Fixing a broken treadmill – Nero Sport HU143NG Foldable Treadmill

Yeah I like tinkering in the garage and hoping this may well help someone in future.

Picked up a faulty treadmill (again) from someone local and figured I could have a tinker after the success of fixing my first one.

It’s a Nero Sport model HU143NG but as with a lot of treadmills they seem to a generic model and available under various brands.

Fault – dead. As disco. That was all I was knew.

Step 1 – Basic Check

Plugged it in and turned it on. The power switch lit up so it wasn’t something simple like the plug top fuse. It was getting power  to switch at least.

The control panel was dead, no obvious physical issue like a smashed screen but nothing on it, no display, no response to buttons etc.

Step 2 – Check Control Panel

Common faults can be the cable between control board and the main circuit board. Especially on folding units these can wear over time.

On this unit the display was wobbly and appeared to be missing the bolts to stop it rotating on the metal frame so could just rotate around and around until cable or screen breaks.

I took the rear panel off the control panel -lots of little screws.

First issue was pretty clear. The black cable with the white plug that connects to the circuit board was not connected.

Looks like the control panel has twisted around the frame enough times to pull out the cable.

Step 3 – Reconnect Control Panel and Test

Released the circuit board and adjusted the slightly pulled cable coupler socket and reconnected

Turned back on and screen powered up. Success!

It beeped constantly and displayed an Error. Bum.

This is where lack of attention wasted me time on the next few steps. Skip straight to step 7 if you want to save time!

Step 4 – Check Main Power Board

Couldn’t find anything on internet on the error codes. Some treadmills give useful codes identifying motor issue, speed sensor issue etc. This just said Error. So next thing to check was the main power board.

Took the cover off the motor housing. Standard arrangement of a big DC (direct current) motor and a main power board. This converts the AC mains power to DC for the motor among other things.

Main power board looked all OK, no signs of overheating, blown components etc. Most boards will have some large capacitors on that can hold charge even with power off. Don’t poke around like an idiot.

It did have a fair bit of hot glue applied to components on the board. It was unclear if this was done at factory or by previous owner in a repair. Given it was on other components on the treadmill I think it’s original.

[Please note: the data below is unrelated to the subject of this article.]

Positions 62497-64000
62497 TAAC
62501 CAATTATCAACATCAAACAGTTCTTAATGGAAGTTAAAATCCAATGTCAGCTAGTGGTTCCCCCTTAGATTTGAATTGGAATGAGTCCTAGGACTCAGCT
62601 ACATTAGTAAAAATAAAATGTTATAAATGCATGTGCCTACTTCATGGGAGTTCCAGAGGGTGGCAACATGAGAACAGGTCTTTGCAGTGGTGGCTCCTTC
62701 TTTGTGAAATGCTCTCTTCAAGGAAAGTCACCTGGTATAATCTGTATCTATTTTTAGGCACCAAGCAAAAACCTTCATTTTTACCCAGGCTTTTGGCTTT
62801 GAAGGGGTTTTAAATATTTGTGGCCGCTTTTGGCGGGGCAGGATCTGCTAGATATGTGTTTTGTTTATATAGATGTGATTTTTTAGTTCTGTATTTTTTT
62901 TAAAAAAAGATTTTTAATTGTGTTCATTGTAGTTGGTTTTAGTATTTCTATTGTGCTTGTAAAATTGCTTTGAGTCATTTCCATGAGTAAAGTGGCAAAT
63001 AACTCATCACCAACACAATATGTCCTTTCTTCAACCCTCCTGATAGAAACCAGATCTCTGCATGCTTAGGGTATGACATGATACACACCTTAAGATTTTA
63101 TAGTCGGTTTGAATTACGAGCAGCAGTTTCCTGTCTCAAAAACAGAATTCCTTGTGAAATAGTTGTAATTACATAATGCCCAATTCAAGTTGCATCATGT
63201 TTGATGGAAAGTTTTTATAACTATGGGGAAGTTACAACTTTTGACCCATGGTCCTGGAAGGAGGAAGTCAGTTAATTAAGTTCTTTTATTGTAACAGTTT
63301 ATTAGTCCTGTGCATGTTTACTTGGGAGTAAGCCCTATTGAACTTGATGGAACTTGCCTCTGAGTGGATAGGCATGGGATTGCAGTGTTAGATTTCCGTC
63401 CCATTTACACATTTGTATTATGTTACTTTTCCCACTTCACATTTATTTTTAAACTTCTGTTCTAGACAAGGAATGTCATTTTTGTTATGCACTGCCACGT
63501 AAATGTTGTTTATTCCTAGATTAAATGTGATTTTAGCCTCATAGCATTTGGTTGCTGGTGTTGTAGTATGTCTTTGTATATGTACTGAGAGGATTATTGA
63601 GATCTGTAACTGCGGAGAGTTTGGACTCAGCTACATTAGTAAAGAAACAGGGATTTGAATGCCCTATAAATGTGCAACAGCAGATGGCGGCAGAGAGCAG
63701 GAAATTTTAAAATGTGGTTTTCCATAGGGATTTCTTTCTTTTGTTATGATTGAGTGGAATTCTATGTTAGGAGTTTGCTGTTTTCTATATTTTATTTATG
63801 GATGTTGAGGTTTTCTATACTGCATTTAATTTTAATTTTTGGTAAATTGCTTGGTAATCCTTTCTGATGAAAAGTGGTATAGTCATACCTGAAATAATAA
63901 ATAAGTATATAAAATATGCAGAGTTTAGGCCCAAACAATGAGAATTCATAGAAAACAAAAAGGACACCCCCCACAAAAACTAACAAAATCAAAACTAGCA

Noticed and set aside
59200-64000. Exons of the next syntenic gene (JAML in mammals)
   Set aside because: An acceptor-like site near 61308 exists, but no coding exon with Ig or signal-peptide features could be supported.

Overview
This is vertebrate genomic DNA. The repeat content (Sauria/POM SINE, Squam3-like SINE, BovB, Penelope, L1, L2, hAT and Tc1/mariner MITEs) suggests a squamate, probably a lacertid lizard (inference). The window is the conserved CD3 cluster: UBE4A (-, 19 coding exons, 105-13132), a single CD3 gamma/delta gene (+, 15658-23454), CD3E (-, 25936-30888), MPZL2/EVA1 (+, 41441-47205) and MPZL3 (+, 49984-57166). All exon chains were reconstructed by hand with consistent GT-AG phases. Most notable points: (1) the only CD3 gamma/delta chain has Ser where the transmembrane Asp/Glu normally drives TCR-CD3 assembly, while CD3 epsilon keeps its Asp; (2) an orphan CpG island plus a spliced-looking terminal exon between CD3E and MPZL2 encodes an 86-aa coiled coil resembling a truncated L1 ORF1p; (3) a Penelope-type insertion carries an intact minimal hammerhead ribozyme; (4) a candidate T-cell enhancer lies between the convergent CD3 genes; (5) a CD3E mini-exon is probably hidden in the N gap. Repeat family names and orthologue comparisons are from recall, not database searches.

It did have a separate fuse mounted on the board. I pulled this off and checked for continuity (is there a circuit through the fuse?) it was OK and hadn’t blown so pushed back in.

Not much else to check on board without a lot more effort or test gear.

Step 5 – Test Motor

The motor is direct current (DC) not alternating current (AC) like the mains so you can’t just connect 240V from the plug to it as you’ll fry it, start a fire and get told off for being an idiot and messing with electricity.

Instead I disconnected the motor from the power board by unplugging the positive (+) and negative (-) leads. Make a note of which is plugged into where if not clear. In this case the terminals were marker + and -.

You can use a small battery or a low voltage DC power supply to test the motor.

I used a 12V car battery charger, connected the crocodile clips to the terminals (all while off), red to red, black to black. If you get this the wrong way around it will just run backwards at this stage, no issue as you’re not running on the treadmill.

Turned on battery charger and the motor spun well, no noises, no burning smells etc. At very least I had a working motor to sell for spares.

Step 6 – Test Cable to Control Panel

Bum. The cable that connects to the screen from the power board is glued into it’s socket on the power board so couldn’t easily disconnect and check the continuity in the cable to determine if breaks in cable. Given the control panel was powered up and beeping it was fairly likely it was OK but would have been good to check. It’s a three core cable so without knowing detail of the wiring I presume it positive and negative power (+/-) and a signal cable of some sort so a break of just the signal could have a functioning board and errors potentially.

Step 7 – Stop Being Stupid – Safety Switch

When I first gave the unit a look over I noted it didn’t appear to have a safety key function. It didn’t come with a magnetic safety key and there wasn’t a separate board containing a reed switch (a switch that is closed in presence of magnet) as I was expecting. So I presumed it didn’t have a safety kill switch being a cheaper unit.

Then I looked closer at the control board and saw a tiny reed switch on the unit itself. Idiot.

Using a fridge magnet to close the switch I turned the treadmill on again. It worked. Error message gone, now just OFF, awaiting a start.

Step 8 – Put It All Back Together

Reassembled everything, put covers back on, all fine.

Step 9 – Kick Yourself

So the only things wrong with the unit were a twisted control panel section had pulled the cable out, and the magnetic safety switch was missing. I could have done skipped steps 4-6 if I’d bothered to realise all treadmills need a safety switch.

Step 10 -Tidy Up

Few bolts were loose or missing, so sorted them.

Installed some bolts and washers to keep the display in place for future and prevent a repeat of the issue.

Tensioned the belt. Looks like someone has fitted a slightly narrower belt at some point. Works fine but could do with being an inch wider.

For now using a fridge magnet but really needs a proper magnetic key, these are on eBay and Amazon for a few quid.

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